Announcement: June 11th Robotics Meeting

Andy Zaayenga andy.zaayenga at bigfoot.com
Sat May 30 08:34:48 EST 1998

The Laboratory Robotics Interest Group=20
June 1998 Meeting

The Fourth Annual Vendor's Night
Date: Thursday, June 11, 1998
Place: Forsgate Country Club
       Forsgate Drive, Jamesburg, NJ 08831
=A0=A0=A0=A0=A0=A0=A0Phone: (732)521-0070
Itinerary: Exhibitions - 4:30 to 10:00 PM=20
=A0=A0=A0=A0=A0=A0=A0=A0=A0=A0=A0Presentations - 7:00 to 9:30 PM
Member Pre-Registration: Requested, not required. Pre-registering will al=
us to more accurately gauge seating requirements and refreshment
needs.=A0Indicate names of attendees and company affiliation.=A0Pre-regis=
ter by
email with <mailto:zaayenga at lab-robotics.org> or by phone at
(732)302-1038.=A0In order to speed sign-in at the meeting, please bring a
business card to drop into the registration box. There will be a business
card drawing for one of our beautiful LRIG rosewood pens.

Agenda: Fifty-six vendor tables of laboratory automation software and
hardware will exhibit, demonstrating their latest products and services.
Presentations are featured in a separate hall during the exhibition. To b=
considered for a presentation slot, please send us an abstract.=A0Extensi=
hors d=92oerves, courtesy of the vendors, will be available as well as a =
bar. The proceeds from this vendor funded exhibition are used to finance
mailings and pay for various costs of running the group. In this way the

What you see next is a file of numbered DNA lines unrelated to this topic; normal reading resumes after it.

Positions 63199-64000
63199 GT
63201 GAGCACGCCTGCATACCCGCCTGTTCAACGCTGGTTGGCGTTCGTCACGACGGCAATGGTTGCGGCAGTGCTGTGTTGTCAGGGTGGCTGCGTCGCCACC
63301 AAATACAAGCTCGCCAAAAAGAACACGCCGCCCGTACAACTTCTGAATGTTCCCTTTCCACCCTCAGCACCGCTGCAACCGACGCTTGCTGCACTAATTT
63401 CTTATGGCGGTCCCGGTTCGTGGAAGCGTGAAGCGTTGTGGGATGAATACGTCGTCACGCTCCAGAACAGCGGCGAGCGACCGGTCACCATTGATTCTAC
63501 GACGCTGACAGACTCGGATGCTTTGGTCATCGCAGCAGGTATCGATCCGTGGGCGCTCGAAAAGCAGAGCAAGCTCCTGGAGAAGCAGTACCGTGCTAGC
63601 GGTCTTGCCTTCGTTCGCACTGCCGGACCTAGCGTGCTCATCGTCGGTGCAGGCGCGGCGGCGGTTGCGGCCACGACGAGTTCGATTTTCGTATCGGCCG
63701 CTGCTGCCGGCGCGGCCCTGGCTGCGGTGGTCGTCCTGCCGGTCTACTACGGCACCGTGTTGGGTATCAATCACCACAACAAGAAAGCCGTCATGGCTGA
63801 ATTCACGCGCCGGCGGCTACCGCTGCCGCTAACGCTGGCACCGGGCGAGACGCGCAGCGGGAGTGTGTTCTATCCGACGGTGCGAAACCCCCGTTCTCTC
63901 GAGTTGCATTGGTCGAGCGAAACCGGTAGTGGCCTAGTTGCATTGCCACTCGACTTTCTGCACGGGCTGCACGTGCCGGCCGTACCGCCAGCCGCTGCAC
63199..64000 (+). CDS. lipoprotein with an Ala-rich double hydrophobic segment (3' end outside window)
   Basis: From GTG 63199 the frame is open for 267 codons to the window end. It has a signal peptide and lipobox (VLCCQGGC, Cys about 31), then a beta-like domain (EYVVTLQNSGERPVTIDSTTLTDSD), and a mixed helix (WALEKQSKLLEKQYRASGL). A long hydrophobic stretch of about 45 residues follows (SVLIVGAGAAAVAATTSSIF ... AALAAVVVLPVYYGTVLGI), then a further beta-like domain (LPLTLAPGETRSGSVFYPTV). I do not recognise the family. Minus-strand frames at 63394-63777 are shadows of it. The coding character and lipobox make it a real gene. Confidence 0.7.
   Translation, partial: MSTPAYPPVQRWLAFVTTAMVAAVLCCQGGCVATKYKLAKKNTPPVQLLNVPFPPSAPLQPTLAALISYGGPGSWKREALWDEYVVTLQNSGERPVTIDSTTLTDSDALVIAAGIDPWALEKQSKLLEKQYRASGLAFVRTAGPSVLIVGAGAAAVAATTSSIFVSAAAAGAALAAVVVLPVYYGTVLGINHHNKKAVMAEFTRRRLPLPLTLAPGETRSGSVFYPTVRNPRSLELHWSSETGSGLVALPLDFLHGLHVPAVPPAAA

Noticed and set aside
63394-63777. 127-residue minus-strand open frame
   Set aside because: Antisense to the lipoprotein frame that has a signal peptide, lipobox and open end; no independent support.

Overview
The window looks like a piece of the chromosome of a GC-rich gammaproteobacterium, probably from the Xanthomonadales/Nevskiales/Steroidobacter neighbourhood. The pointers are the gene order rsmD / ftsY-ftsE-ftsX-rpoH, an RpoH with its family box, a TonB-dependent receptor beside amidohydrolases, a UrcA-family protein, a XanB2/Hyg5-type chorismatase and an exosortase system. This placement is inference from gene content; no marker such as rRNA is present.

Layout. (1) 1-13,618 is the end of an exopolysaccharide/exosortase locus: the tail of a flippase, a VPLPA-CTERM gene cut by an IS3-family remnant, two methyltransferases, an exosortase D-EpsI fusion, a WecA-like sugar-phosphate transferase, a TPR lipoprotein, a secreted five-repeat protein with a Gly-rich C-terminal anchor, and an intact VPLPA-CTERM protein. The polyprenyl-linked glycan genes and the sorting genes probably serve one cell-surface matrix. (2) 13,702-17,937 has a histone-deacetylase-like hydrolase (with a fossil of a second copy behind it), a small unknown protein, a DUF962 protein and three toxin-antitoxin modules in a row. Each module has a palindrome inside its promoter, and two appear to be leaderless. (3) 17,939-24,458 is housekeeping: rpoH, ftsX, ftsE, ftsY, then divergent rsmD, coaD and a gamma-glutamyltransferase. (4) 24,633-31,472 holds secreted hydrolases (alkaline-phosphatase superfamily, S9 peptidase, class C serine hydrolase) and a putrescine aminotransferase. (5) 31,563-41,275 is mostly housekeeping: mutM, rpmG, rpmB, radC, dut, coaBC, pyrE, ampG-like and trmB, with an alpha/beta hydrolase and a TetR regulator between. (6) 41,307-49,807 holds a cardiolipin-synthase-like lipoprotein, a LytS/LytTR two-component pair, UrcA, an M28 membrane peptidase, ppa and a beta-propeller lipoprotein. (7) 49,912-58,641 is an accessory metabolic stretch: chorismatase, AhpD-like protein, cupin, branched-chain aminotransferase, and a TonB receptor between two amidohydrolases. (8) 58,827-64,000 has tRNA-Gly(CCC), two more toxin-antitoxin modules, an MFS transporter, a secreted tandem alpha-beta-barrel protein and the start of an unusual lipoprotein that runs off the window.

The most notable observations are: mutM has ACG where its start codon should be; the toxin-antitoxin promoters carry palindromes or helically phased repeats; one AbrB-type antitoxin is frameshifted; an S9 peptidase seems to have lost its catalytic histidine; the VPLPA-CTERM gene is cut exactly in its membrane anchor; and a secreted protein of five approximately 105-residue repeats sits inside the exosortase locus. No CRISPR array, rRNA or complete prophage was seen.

LRIG can operate without collecting dues. Please support the group by
attending this informative and entertaining meeting.=A0Last year=92s Vend=
Night was extremely successful and we hope to surpass that turnout. For m=
information contact Andy Zaayenga <mailto:zaayenga at lab-robotics.org>,
Secretary, or any of the LRIG officers listed below.
There are hotels nearby for attendees who wish to stay overnight.
Members interested in presenting a poster are encouraged to do so. Open
career positions at your company may be announced or posted.=A0 There is =
fee to attend the meeting.
Absorption Systems
Airfiltronix Corp.
Amersham Pharmacia Biotech
Argonaut Technologies
Beckman Instruments Inc.
Becton Dickinson Labware
Bohdan Automation Inc.
Brandel Biomedical
Cartesian Technologies, Inc.
Charybdis Technologies, Inc.
Comdisco Laboratory & Scientific Group
Corning, Inc.
CRS Robotics Corporation
CyberLab Inc.
Datavision Inc.
EG&G Wallac Inc.
EMAX Solution Partners
Fisher Scientific
Gilson Inc.
Greiner America
Groton Neochem LLC
Hamilton Company
Hudson Control Group Inc.
LEAP Technologies Inc
Marsh Biomedical Products
Matrix Technologies Corp.
Nalge Nunc International
NEN Life Science Products Inc.
Packard Instruments
PerSeptive Biosystems
Robbins Scientific Corporation
Skatron Instruments
Source For Automation Inc.
ST Robotics International
Tecan US Inc.
Titertek Instruments
Tomtec Inc.
Triad Scientific
Tropix Inc.
Universal Imaging Corporation
USA / Scientific Plastics
Vangard International Inc.
Waters Corporation
Xenopore Corporation